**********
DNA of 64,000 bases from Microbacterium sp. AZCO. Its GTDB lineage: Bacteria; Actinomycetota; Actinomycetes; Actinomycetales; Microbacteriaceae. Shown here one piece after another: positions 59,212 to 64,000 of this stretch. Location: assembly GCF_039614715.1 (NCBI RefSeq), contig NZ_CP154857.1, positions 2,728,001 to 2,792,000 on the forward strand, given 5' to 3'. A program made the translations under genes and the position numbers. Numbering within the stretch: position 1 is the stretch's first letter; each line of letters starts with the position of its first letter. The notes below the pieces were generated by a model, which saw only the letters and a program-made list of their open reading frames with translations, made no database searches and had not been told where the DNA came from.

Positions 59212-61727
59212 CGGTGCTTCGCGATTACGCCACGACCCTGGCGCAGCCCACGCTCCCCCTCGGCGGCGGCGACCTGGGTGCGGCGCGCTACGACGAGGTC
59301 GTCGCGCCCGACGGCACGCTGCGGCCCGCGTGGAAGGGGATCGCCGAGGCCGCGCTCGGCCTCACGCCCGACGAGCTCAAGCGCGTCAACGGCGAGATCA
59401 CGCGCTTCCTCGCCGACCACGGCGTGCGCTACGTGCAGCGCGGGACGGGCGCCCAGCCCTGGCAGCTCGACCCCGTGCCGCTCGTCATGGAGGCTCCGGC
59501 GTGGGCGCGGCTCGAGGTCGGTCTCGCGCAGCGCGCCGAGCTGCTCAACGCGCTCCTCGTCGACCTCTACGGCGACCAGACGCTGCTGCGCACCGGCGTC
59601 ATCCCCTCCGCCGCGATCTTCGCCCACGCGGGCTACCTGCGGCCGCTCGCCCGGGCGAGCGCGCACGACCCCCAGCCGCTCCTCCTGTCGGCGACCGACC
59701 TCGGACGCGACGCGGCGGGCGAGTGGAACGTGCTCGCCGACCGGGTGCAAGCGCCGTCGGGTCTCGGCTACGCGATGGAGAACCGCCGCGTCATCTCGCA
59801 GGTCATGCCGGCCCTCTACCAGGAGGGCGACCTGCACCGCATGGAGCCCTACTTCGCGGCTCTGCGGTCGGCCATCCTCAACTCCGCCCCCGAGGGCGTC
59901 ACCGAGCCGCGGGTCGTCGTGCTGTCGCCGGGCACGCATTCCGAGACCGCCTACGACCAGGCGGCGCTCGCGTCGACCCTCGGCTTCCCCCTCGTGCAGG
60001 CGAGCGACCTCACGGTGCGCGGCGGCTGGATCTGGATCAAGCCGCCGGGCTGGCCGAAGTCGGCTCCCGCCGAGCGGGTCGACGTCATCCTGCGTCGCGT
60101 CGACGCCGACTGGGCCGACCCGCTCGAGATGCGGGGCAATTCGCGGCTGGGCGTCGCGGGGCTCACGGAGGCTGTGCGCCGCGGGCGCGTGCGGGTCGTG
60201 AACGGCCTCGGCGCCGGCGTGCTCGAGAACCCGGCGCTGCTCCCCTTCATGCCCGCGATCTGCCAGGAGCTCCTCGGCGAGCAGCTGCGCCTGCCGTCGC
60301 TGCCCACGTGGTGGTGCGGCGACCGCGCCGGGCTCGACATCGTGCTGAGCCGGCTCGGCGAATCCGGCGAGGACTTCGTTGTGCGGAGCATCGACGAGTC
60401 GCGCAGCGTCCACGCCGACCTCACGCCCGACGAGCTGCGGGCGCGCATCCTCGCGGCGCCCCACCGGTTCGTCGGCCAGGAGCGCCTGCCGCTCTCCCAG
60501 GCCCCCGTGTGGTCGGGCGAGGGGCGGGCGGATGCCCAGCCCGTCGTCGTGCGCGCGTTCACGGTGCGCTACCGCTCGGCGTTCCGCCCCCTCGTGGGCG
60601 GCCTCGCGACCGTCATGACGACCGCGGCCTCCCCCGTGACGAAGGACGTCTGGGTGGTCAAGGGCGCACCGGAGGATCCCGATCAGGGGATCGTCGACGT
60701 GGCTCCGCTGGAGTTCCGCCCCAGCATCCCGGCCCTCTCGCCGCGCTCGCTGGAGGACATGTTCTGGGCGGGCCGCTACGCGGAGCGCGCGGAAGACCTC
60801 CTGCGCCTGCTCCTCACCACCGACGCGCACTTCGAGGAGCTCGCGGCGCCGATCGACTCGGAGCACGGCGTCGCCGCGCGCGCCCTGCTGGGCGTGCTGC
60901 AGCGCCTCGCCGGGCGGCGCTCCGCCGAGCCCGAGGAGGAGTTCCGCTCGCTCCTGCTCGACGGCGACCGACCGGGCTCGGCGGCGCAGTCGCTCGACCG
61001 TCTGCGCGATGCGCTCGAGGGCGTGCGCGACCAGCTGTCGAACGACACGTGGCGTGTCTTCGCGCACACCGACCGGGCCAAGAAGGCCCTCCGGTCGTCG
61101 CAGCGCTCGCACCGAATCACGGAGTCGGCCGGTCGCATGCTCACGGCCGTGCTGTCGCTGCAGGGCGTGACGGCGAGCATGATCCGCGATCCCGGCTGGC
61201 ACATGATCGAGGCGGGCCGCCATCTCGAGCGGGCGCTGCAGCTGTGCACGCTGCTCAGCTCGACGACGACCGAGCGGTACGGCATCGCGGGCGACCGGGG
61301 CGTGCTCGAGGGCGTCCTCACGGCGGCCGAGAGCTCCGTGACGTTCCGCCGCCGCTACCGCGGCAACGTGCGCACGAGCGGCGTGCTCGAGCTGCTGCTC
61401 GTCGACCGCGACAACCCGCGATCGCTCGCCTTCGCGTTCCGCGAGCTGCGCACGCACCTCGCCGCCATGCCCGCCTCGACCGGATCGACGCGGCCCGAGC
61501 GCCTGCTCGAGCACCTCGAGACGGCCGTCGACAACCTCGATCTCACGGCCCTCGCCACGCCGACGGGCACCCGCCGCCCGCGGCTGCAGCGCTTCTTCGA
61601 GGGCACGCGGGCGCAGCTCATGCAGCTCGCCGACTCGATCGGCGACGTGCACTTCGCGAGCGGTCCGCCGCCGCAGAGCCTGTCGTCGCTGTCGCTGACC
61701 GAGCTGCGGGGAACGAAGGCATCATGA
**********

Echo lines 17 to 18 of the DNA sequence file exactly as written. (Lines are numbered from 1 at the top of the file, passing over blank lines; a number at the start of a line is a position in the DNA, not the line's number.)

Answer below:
60601 GCCTCGCGACCGTCATGACGACCGCGGCCTCCCCCGTGACGAAGGACGTCTGGGTGGTCAAGGGCGCACCGGAGGATCCCGATCAGGGGATCGTCGACGT
60701 GGCTCCGCTGGAGTTCCGCCCCAGCATCCCGGCCCTCTCGCCGCGCTCGCTGGAGGACATGTTCTGGGCGGGCCGCTACGCGGAGCGCGCGGAAGACCTC